by Abu Yahya February 15, 2009
 
11.
Political movement in the USA that combines numerous conservative or rightwing movements into a surprisingly cohesive whole. The Conservative Movement (CM) successfully established a dominant role in the Republican Party, and nearly all GOP officials are affiliated with it.

Members of the Conservative Movement are known as "movement conservatives."

In the USA, political parties themselves are very weak and nebulous; historically, they are not bound to any particular ideology or constituency. Instead, parties take their ideological guidance from movements, which endorse candidates based on their commitment to the goals of that particular movement. Movements also marshall fundraising and organizing networks, binding candidates to elected officials and to affiliated thinktanks. The CM is distinguished because it captured an entire party, and tied it to an emphatically rightwing ideology.

The three components of the CM are the neoconservatives (neocons), religious right (theocons, "Moral Majority"), and the AEI-affiliated business conservatives (money cons).
More important, conservatives who embraced conspiratorial thinking shared a sufficient set of complaints, assumptions, and common enemies that united them with their more "respectable" cohorts in one movement. They swam in the same ideological waters as the broader conservative movement... and. above all, participated in building one mobilization out of their common grievances against American liberalism.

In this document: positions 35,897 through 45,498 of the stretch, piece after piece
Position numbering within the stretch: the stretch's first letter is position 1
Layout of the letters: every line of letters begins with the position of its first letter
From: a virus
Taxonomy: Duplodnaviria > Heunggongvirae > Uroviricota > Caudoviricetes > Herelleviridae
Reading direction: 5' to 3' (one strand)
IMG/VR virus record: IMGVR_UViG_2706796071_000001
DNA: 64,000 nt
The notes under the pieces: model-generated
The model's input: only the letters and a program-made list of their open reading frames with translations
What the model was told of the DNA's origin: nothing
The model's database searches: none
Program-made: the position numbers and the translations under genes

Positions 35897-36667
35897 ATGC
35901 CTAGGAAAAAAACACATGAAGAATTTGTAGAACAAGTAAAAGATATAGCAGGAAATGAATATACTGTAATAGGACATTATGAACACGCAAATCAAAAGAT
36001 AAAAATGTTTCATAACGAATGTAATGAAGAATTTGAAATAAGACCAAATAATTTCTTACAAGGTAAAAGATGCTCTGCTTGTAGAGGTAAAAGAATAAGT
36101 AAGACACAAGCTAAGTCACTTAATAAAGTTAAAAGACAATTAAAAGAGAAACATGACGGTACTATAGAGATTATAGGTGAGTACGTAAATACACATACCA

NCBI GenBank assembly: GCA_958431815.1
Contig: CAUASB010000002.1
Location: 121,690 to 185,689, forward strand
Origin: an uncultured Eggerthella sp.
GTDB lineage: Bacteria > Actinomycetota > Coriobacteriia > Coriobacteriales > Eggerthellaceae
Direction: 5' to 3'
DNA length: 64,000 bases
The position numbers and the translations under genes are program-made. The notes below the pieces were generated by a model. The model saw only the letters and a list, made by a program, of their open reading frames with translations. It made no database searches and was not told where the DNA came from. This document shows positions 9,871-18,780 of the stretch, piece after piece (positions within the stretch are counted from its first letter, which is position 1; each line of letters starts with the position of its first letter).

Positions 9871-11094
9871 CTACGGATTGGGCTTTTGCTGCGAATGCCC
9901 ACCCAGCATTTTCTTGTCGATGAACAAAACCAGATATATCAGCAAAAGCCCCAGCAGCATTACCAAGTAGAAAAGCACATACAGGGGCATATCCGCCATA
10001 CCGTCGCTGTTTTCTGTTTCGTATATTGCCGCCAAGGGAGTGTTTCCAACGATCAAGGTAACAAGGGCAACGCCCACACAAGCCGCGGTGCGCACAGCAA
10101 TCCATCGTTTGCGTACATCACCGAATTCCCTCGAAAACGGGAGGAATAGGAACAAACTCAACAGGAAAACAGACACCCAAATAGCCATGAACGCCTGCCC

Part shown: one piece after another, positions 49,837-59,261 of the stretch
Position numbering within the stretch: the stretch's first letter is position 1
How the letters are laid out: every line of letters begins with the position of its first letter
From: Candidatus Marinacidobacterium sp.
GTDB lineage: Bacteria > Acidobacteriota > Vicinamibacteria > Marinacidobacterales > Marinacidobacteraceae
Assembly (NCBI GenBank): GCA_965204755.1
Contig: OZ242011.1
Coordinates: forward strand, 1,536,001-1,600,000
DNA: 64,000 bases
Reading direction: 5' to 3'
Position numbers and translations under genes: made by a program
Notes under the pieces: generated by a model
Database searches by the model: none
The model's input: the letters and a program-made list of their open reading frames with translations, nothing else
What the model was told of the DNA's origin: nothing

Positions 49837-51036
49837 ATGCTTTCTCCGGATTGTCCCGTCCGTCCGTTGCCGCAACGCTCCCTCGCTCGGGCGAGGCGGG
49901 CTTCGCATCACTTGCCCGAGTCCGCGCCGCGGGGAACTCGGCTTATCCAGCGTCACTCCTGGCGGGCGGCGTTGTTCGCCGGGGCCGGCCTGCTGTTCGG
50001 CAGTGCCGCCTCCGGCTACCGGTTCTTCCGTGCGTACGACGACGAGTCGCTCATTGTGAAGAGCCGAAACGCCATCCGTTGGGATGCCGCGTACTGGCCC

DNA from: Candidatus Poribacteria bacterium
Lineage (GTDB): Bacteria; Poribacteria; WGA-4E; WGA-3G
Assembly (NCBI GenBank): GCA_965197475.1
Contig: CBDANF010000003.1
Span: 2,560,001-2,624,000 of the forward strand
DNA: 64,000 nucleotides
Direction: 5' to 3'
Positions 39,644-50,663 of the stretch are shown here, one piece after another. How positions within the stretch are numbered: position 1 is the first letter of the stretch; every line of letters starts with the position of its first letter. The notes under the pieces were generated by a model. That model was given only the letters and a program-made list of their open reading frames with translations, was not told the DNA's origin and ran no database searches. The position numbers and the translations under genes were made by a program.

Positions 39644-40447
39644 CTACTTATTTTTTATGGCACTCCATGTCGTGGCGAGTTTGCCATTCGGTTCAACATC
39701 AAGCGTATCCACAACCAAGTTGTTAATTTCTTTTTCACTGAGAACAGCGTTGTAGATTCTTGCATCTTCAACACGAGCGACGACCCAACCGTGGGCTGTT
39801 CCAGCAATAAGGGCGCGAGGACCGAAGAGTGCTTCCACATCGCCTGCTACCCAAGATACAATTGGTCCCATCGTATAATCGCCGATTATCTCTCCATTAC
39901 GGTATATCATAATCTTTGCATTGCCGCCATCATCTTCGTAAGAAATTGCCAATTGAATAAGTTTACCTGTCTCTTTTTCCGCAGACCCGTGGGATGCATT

Lisa McGirr, *Suburban Warriors* (2002)
by Abu Yahya May 29, 2009
 
12.
*noun*; a subdivision of economics that focuses on addressing recessions by stimulating supply, rather than demand. During a recession, supply siders recommend cutting taxes rather than increasing government spending.


"Supply side" is in contrast to traditional practitioners of Keynesianism, "demand siders" who believe the main fiscal policy tool for recessions should be increased government spending.

Both supply siders and demand siders believe the government is responsible for formulating effective fiscal policy during recessions.

The most famous advocate of supply side economics was Arthur Laffer.

When Ronald Reagan ...promised to cut taxes ...he claimed tax revenue would go up, not down... as the economy boomed in response to lower rates. Since then, supply side economics ... has become a central tenet of Republican political and economic thinking in the country.

"McCain sticks to Supply Side Economics..." *International Herald Tribune* (24 March 2008)
by Abu Yahya March 05, 2009
 
13.
In economics, (1) Materials or equipment used to produce goods (e.g., tools, parts, inventory, buildings, fixtures, hours of training); or (2) money that is used in a business venture. Capital is created by saving, rather than consuming, economic output. Over time, saving accumulates into capital; it also depreciates.
The total amount of capital in an economy is very important in determining total output.
by abu yahya August 03, 2008
 
14.
Philippine slang for someone who thinks compulsively erotic thoughts; dirty minded; the tendency to give innocent phrases a sexual connotation.

Occasionally the use of the term "green minded" by Usonian English speakers (to mean "environmentally conscious") causes Pinoys great amusement.
WILLIAM: How long have you lived here?

ALFREDO: Ever since I came in the USA

WILLIAM: Dude, you had sex with the USA? Did she get pregnant?

ALFREDO: Aw, man, you have a green mind!
by Abu Yahya February 22, 2010